Philosopher and motorcycle repair-shop owner Crawford extols the value of making and fixing things in this masterful paean to what he calls "manual competence," the ability to work with one's hands. According to the author, our alienation from how our possessions are made and how they work takes many forms: the decline of shop class, the design of goods whose workings cannot be accessed by users (such as recent Mercedes models built without oil dipsticks) and the general disdain with which we regard the trades in our emerging "information economy." Unlike today's "knowledge worker," whose work is often so abstract that standards of excellence cannot exist in many fields (consider corporate executives awarded bonuses as their companies sink into bankruptcy), the person who works with his or her hands submits to standards inherent in the work itself: the lights either turn on or they don't, the toilet flushes or it doesn't, the motorcycle roars or sputters. With wit and humor, the author deftly mixes the details of his own experience as a tradesman and then proprietor of a motorcycle repair shop with more philosophical considerations.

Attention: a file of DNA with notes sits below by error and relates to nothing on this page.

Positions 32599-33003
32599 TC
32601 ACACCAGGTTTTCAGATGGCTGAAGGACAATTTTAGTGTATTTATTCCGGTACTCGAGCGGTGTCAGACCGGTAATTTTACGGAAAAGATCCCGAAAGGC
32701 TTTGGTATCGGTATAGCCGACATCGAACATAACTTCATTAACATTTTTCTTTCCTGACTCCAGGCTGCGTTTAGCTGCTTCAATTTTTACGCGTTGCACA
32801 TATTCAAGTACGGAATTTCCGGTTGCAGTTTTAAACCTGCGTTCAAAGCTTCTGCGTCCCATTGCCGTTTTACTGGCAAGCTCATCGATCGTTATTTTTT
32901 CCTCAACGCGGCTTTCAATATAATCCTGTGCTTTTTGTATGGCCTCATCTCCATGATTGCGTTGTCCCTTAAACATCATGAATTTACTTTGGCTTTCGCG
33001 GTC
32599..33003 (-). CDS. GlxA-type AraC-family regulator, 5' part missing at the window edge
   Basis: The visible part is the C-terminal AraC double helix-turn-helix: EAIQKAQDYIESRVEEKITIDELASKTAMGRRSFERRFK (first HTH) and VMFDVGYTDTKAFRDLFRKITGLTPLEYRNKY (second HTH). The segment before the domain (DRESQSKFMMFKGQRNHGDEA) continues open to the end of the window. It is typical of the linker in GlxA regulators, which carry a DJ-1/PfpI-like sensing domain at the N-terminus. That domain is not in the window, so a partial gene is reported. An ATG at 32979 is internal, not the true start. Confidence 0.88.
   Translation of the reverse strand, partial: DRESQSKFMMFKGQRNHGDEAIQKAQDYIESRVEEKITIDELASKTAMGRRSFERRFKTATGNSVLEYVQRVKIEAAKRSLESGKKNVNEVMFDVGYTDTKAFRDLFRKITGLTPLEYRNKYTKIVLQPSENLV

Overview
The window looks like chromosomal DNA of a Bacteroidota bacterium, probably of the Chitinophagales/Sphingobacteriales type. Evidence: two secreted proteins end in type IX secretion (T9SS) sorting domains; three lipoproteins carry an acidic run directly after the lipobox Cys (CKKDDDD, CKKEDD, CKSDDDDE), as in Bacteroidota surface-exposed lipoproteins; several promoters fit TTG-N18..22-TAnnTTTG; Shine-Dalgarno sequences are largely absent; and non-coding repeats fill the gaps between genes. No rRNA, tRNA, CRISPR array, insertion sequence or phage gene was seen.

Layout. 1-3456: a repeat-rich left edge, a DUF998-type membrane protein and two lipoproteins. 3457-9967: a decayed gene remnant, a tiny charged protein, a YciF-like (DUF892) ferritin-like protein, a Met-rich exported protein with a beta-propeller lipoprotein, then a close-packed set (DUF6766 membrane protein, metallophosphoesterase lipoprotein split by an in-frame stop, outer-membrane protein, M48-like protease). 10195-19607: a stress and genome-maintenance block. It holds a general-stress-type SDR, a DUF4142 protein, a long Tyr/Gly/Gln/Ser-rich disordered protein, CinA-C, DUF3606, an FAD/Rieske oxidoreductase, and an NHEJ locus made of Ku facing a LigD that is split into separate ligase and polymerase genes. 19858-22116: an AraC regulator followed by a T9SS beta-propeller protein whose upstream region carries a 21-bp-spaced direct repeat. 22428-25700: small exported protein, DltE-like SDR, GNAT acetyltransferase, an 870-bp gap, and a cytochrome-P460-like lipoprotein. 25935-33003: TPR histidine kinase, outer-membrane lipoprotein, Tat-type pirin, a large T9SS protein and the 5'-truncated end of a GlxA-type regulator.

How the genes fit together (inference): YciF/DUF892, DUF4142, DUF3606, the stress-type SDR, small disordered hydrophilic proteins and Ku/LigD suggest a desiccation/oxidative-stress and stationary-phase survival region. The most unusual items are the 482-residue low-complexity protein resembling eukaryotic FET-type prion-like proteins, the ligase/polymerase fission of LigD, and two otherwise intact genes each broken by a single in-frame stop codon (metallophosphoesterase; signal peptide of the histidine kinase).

- Publishers Weekly, Starred review